The Simple Things a Data Science Beginner Needs to Know

As a beginner in the field of data science, there are a few key things that you should know. These concepts will not only help you understand the basics of data science, but they will also provide a foundation for you to build upon as you continue your journey in this exciting field.

One of the most important things to know as a data science beginner is the importance of understanding statistics. Statistics is a branch of mathematics that deals with the collection, analysis, interpretation, presentation, and organization of data. It is an essential skill for anyone working in data science, as it allows you to make sense of the vast amounts of data that are generated and collected in today’s world.

To learn more about statistics, consider taking one of the many free online courses offered by the Massachusetts Institute of Technology (MIT). For example, the MITx course “Introduction to Probability” is a great place to start. This course covers the fundamentals of probability, including basic concepts like random variables, probability distributions, and expected value.

Another key concept that you should be familiar with as a data science beginner is the role of programming in data analysis. While statistics is essential for understanding data, programming is necessary for working with it. By learning a programming language like Python or R, you will be able to manipulate and analyze data in ways that are simply not possible with traditional statistical tools.

To learn more about programming, consider taking one of the many free online courses offered by MIT. For example, the MITx course “Introduction to Computer Science and Programming Using Python” is a great place to start. This course covers the basics of Python, a popular programming language used in data science, and teaches you how to use it to solve problems and create programs.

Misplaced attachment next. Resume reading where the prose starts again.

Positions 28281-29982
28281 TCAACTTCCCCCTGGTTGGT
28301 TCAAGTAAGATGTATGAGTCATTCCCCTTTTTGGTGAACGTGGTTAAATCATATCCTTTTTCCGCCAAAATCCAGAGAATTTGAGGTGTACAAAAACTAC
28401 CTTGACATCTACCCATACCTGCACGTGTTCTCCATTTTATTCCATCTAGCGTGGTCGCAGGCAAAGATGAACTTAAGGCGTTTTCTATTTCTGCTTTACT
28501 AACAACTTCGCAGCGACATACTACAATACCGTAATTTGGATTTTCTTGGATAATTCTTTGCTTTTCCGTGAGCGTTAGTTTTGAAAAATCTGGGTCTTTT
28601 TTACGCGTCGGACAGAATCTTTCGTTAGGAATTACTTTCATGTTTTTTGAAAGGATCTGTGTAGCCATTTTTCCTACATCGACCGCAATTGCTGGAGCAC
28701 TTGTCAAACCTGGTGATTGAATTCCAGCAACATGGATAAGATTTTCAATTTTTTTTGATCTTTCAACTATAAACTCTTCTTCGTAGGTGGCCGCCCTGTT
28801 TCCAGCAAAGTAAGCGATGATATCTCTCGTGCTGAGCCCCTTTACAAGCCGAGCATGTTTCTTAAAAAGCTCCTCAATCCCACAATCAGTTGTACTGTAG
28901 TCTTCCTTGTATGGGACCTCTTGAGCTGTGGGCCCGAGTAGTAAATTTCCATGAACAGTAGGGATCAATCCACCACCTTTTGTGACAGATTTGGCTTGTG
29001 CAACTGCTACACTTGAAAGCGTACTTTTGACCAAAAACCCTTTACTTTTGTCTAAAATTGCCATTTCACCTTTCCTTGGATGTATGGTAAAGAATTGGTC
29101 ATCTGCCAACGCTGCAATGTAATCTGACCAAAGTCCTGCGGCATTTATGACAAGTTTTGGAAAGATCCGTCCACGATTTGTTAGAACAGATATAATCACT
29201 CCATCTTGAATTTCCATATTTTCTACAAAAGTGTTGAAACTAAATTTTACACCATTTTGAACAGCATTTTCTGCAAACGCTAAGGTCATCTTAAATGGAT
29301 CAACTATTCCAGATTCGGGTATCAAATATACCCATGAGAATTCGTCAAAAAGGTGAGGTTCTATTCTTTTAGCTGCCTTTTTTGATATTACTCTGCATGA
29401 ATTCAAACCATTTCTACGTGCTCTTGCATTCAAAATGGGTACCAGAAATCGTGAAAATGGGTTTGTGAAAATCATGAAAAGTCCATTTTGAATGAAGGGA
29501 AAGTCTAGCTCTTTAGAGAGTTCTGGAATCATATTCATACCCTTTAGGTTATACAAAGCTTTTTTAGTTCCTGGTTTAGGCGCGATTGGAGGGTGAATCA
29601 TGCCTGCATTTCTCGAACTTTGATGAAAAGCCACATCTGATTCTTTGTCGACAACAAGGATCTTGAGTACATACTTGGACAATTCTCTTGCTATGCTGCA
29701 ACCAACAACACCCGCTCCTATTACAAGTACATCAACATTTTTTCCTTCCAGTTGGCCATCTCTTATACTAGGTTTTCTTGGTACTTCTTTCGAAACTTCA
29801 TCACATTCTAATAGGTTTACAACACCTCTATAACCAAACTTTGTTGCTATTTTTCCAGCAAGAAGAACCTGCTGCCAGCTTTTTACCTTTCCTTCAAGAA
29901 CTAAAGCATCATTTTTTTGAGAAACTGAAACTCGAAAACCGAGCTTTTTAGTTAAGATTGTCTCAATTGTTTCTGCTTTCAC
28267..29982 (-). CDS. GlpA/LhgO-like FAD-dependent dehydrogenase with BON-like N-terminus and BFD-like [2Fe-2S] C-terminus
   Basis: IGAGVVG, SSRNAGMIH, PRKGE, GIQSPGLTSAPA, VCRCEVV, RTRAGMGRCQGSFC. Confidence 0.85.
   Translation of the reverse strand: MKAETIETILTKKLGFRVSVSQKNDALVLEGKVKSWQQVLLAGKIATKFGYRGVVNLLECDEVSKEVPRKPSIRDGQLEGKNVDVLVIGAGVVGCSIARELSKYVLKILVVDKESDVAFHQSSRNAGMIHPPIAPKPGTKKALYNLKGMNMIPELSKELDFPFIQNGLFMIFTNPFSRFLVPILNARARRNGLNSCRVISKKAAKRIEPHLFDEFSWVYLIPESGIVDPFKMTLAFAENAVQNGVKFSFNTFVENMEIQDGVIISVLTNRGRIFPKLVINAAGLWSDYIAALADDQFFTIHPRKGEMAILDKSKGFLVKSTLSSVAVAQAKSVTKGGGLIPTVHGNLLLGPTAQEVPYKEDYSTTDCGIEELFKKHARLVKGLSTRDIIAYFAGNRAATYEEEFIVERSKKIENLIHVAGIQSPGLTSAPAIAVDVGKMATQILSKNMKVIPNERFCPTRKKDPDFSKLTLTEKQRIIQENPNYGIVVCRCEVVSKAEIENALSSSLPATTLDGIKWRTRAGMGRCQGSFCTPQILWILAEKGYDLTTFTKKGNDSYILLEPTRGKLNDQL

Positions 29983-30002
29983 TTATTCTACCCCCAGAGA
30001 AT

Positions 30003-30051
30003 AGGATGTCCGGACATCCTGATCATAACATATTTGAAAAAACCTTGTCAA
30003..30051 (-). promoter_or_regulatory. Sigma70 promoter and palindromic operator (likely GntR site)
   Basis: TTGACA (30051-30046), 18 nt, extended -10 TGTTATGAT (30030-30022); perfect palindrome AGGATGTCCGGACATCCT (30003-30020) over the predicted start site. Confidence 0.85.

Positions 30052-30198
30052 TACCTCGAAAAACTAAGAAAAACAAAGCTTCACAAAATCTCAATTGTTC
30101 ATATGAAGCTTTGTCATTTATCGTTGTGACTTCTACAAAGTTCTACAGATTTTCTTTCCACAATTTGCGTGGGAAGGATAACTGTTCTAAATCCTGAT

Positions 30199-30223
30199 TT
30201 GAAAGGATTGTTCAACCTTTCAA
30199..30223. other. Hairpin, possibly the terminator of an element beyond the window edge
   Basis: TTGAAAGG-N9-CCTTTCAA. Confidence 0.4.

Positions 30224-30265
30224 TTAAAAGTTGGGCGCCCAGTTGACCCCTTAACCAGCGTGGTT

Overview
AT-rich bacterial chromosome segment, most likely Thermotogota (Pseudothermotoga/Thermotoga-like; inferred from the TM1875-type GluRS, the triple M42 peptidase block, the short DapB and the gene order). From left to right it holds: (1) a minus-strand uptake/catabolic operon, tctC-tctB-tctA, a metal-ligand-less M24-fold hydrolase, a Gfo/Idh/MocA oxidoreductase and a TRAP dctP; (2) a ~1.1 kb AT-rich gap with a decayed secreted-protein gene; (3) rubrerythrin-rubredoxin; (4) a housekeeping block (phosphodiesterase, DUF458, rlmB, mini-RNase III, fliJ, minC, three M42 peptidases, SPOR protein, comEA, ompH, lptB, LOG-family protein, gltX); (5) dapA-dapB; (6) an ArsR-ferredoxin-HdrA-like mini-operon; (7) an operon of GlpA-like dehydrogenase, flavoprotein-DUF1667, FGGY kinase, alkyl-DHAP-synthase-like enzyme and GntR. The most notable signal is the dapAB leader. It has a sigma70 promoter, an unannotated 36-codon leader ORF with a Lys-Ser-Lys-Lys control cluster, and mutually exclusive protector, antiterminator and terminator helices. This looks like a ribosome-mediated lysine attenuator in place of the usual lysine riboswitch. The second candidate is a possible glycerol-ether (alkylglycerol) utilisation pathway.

In conclusion, as a data science beginner, there are a few simple things that you need to know. These include understanding statistics and the role of programming in data analysis. By learning these concepts, you will be well on your way to becoming a successful data scientist. To learn more, consider taking some of the many free online courses offered by MIT.

ChatGPT -Write an article with citations and references fit for publication in an academic journal titled “A Brief History of Artificial Intelligence” in the style of a human being.

Artificial intelligence (AI) is a field of study that focuses on the creation of intelligent machines that can think and act like humans. The concept of AI has been around for centuries, but it wasn’t until the mid-20th century that significant progress was made in its development.